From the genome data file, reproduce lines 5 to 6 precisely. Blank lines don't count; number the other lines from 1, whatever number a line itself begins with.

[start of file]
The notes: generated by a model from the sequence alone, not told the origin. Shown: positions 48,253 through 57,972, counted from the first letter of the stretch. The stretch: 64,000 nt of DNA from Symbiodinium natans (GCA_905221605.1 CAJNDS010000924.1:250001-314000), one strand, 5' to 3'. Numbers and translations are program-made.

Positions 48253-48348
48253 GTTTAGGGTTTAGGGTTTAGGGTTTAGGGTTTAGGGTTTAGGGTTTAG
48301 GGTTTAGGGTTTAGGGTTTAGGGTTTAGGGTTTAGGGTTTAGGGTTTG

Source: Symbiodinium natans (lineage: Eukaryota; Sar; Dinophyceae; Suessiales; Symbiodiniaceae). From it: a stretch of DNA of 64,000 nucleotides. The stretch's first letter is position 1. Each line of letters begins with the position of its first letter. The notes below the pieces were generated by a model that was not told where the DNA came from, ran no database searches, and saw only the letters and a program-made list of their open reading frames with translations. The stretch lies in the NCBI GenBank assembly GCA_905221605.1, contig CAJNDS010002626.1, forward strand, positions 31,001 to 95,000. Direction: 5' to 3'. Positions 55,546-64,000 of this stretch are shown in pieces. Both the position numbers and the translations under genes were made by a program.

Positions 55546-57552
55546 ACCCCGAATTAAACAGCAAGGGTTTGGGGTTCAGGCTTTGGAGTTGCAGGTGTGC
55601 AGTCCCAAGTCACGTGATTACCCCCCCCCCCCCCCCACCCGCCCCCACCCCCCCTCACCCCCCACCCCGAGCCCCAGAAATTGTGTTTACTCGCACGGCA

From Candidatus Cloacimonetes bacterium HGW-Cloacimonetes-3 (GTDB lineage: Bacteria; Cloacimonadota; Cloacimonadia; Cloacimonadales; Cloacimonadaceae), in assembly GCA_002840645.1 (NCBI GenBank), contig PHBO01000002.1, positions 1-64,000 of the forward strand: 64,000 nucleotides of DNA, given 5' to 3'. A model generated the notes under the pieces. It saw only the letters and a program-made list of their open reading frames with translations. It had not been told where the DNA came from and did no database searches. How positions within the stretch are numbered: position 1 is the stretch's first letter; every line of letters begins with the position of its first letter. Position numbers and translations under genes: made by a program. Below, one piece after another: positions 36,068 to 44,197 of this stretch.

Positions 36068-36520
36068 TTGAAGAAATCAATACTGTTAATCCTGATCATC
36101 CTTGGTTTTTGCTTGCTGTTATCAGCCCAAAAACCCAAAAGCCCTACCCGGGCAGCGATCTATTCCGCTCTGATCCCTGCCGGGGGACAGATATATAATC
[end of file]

Source: Symbiodinium natans (lineage: Eukaryota; Sar; Dinophyceae; Suessiales; Symbiodiniaceae). From it: a stretch of DNA of 64,000 nucleotides. The stretch's first letter is position 1. Each line of letters begins with the position of its first letter. The notes below the pieces were generated by a model that was not told where the DNA came from, ran no database searches, and saw only the letters and a program-made list of their open reading frames with translations. The stretch lies in the NCBI GenBank assembly GCA_905221605.1, contig CAJNDS010002626.1, forward strand, positions 31,001 to 95,000. Direction: 5' to 3'. Positions 55,546-64,000 of this stretch are shown in pieces. Both the position numbers and the translations under genes were made by a program.

Positions 55546-57552